Thus the Reformed confessions added a chapter addressing this issue. In paragraph three, a passage from the Westminster and Savoy was omitted in the 1689 which said: “Yet it is a sin to refuse an oath touching any thing that is good and just, being lawfully imposed by Authority.” See the comparison here. Thus, this chapter was added in the Reformed confessions in time of controversy and in order to clarify their stance upon oaths and vows made in the government and the church.


    §1 Lawful Oaths

    1. A lawful oath is a part of religious worship, wherein the person swearing in truth, righteousness, and judgement, solemnly calleth God to witness what he sweareth, and to judge him according to the truth or falseness thereof. 1
      1. Deut. 10:20; Exod. 20:7; Lev. 19:12; 2 Chron. 6:22-23; 2 Cor. 1:23[2]

    Religious worship is that worship which is instituted by God and revealed by His Word (see chapter 22 especially paragraphs 1 and 5). A lawful oath is an element and a part of God’s holy religious worship. What is a lawful oath? It is wherein the person swearing in truth, righteousness, and judgement, solemnly calleth God to witness (2Chron. 6:22-23; 2Cor. 1:23). An oath is a call upon God to be the witness to something or a “transaction” between men. A most basic example of this is in marriage when God is called to be the witness along with the people present. The Confession speaks specifically of a lawful oath. This means that there are unlawful oaths, namely those which contradict the descriptions given here. A lawful oath is taken when a person realizes the solemnity of such an act. The Scriptures warns us against being rash with our words and oaths (Eccl. 5:2; Jas. 5:12). We call upon God with hearts purified and realizing what we are calling God to do in this situation. We are calling Him to be the knower of our heart and intentions. However we may deceive people, we can never deceive God. We are calling Him to judge us according to the truth or falseness (2Chron. 6:22-23) of our oath. We are swearing to something and calling God to be the arbiter of the truthfulness of what we have sworn.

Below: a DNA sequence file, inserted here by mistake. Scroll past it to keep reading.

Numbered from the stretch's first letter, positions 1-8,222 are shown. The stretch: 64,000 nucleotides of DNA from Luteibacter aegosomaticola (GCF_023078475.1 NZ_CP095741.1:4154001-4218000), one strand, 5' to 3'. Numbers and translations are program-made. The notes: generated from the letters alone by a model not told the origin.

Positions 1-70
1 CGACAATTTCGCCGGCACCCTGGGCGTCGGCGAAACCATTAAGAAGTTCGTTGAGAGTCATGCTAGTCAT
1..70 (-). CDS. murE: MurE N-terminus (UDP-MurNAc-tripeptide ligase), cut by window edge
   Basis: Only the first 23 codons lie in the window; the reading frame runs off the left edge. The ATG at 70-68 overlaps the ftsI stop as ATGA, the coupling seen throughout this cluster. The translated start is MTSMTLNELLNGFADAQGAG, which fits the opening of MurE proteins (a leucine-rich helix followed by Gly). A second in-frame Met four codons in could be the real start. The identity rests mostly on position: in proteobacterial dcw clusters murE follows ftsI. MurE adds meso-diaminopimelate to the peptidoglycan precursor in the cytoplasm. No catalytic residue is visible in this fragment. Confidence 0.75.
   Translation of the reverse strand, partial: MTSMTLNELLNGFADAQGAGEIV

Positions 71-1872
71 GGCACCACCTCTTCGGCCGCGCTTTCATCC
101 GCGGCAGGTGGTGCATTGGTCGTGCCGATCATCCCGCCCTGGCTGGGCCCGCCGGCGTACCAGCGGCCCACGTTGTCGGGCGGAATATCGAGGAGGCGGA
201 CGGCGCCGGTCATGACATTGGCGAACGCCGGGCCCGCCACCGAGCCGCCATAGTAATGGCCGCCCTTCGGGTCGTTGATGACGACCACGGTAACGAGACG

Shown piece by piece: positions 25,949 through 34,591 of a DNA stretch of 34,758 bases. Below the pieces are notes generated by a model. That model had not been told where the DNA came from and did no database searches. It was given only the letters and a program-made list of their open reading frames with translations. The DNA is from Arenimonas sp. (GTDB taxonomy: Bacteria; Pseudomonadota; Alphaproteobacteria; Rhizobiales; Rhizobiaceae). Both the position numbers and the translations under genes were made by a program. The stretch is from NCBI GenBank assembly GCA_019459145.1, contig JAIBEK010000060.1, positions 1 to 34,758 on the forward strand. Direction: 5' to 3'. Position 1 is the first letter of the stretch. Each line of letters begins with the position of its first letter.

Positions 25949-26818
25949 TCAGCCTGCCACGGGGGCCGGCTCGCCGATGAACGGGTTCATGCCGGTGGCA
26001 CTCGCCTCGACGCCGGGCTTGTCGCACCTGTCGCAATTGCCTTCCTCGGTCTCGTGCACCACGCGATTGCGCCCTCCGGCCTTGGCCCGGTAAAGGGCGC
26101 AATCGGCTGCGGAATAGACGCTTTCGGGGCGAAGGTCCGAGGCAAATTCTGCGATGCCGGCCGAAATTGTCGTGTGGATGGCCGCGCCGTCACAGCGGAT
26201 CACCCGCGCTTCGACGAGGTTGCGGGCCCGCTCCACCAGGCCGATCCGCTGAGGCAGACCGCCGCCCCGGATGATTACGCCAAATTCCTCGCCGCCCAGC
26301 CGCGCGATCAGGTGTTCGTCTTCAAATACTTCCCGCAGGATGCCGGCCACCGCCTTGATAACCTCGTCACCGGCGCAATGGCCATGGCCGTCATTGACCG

An oath is something honorable. It is something that is solemn. In an oath, a person swears by the name of God that they are telling the truth and nothing but the truth. This is what is often done in court when a person places their hand on the Bible and pledges that they are telling the truth and at the same time calls upon God to be a Witness that they are indeed telling the truth and only the truth. Therefore, when a liar and a deceiver takes an oath by the name of God, he is taking the Lord's Name in vain and he is bringing judgment upon himself (Ex. 20:7).

    An oath is considered a part of worship because in an oath we are calling upon the God Whom ...